Alleged Over Payment of Benefits
The various benefits agencies don’t always get things right… and no wonder. Claims in the Hundreds-of-Thousands to-handle; unqualified, disinterested staff processing boring paperwork, which requires attention to detail, and a thorough knowledge of the very-complex benefits system. Bob Hope – No Hope!
And thus situations may easily arise in which you are expected to cough up cold-hard-currency (cash)!
Some typical causes of overpayment are:
- Sometimes; they don’t communicate with each other,
- Sometimes; they communicate mis-information to you,
- Sometimes; they lose information, and
- Sometimes; they make a mistake.
The thing is; you cannot, and should not, rely-upon the word of a member of benefits-agency staff, for the simple reason that they have proven themselves unreliable time, and time and time again. To rely, blindly, upon their word(s) as being true – may cost you in unclaimed benefits, and or alleged overpayments (picking up the tab for someone else’s mistake).
By way of example.
Simon recently helped a young lady in Essex not only prove, to one agency, that she did not have any responsibility for the £5500 alleged-overpayment being claimed from her, but at the end of the very simple process, the agency discovered that they actually owed HER £1000+!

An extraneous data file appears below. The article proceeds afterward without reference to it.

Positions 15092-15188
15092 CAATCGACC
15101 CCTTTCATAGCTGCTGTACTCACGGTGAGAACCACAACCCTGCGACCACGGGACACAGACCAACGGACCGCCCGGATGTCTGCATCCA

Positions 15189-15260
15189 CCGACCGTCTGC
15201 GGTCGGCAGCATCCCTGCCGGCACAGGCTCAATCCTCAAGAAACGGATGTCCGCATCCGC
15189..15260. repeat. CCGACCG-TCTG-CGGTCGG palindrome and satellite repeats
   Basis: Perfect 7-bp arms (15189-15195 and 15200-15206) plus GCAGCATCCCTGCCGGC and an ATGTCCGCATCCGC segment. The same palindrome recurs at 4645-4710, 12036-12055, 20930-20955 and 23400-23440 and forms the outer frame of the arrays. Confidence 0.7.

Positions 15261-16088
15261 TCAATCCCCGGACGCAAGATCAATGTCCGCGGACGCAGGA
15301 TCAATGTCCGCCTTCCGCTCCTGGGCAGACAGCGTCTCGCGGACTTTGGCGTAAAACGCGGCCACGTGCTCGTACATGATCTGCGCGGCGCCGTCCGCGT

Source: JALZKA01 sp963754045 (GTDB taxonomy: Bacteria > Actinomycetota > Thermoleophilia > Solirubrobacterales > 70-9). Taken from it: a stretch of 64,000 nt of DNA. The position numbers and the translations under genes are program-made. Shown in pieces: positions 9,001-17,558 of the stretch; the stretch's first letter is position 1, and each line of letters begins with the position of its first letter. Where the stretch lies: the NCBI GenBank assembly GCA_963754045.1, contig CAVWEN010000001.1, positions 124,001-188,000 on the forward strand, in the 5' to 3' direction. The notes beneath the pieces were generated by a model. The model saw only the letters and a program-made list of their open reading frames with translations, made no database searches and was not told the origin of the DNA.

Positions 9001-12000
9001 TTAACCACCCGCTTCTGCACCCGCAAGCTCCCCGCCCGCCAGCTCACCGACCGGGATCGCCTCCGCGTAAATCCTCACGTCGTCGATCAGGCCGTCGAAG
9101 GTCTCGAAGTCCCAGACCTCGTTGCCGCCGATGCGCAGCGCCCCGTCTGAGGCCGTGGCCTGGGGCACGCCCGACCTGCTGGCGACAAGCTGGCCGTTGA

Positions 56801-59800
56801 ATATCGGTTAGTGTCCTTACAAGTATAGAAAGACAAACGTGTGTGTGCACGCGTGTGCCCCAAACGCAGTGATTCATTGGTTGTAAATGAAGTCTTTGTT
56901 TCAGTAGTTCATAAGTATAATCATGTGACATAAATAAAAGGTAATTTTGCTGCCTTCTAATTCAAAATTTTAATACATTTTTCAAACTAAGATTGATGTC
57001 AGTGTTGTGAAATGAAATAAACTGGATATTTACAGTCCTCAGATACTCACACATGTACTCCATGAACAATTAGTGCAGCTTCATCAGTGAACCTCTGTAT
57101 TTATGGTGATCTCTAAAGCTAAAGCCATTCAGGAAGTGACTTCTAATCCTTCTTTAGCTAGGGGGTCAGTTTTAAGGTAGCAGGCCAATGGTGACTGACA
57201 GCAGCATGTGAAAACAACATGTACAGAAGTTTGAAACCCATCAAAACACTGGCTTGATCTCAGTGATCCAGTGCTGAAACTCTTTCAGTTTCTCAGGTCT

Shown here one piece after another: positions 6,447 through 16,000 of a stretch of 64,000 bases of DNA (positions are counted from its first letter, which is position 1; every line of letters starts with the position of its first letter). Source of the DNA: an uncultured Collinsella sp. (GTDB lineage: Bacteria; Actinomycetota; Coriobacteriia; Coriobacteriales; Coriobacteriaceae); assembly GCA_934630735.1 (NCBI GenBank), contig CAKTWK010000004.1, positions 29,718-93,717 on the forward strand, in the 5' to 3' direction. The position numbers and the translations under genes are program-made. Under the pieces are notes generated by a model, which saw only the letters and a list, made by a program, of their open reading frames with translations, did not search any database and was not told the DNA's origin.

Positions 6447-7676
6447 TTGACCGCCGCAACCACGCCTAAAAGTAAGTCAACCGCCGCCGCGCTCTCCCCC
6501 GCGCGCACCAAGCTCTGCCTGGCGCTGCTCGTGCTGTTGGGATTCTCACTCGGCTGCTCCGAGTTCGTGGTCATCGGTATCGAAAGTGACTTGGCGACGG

What are the chances that you may be in a situation, where you are actually owed money?
Get the guidance sheet – it could save you a fortune!
[mepr-show if=”rule: 194939″] Click this link to download the guidance sheet
Overpayment of Benefits Guide [/mepr-show]
[mepr-show if=”rule: 194939,195437″] Click this link to download the guidance sheet
Good Housekeeping Guidance [/mepr-show]
Now if that is the case, then you really should take action and get into the very simple method of questioning which Simon has already taught others to use – to not only defend the heinous accusation made by the benefits agencies, in falsely trying to claim money back from people (who frankly could ill afford to lose out), but also to turn the table around, and using that same set of questions, force the agency-in-question to make sure that it has got the facts-right, which could in turn result in something much nicer.